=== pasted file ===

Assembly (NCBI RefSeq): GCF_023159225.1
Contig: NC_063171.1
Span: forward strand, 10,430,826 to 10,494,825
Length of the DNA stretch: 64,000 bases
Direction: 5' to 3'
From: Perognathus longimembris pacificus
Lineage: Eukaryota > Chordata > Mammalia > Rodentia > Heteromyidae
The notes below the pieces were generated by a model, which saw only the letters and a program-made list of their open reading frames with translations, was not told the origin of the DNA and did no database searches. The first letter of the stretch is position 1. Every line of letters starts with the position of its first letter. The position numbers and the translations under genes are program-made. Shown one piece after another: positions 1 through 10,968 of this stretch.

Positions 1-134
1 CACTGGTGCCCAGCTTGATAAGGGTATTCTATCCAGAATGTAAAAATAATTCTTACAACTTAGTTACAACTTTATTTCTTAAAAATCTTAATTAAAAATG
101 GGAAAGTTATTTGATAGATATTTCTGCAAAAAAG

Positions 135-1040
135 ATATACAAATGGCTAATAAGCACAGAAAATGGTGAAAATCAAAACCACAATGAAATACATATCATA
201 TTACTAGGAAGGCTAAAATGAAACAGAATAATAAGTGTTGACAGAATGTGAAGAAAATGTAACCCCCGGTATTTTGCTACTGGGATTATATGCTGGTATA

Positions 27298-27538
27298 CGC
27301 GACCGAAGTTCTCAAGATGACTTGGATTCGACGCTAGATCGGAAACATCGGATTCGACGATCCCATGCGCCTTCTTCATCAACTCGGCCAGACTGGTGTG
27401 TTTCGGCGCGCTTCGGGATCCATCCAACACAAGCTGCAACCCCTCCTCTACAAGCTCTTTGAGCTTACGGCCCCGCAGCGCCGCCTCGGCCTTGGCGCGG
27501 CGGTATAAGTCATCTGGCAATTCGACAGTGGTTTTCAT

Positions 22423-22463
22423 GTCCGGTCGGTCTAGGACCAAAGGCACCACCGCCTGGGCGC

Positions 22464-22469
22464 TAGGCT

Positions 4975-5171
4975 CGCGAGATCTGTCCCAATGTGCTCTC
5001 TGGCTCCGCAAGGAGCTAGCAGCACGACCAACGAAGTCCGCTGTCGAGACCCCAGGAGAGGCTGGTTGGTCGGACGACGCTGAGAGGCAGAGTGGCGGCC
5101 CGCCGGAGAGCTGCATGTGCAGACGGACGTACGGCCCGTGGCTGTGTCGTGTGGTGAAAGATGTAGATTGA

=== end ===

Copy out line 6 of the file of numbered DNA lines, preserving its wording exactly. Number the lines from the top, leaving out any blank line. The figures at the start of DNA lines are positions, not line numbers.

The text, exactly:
From: Perognathus longimembris pacificus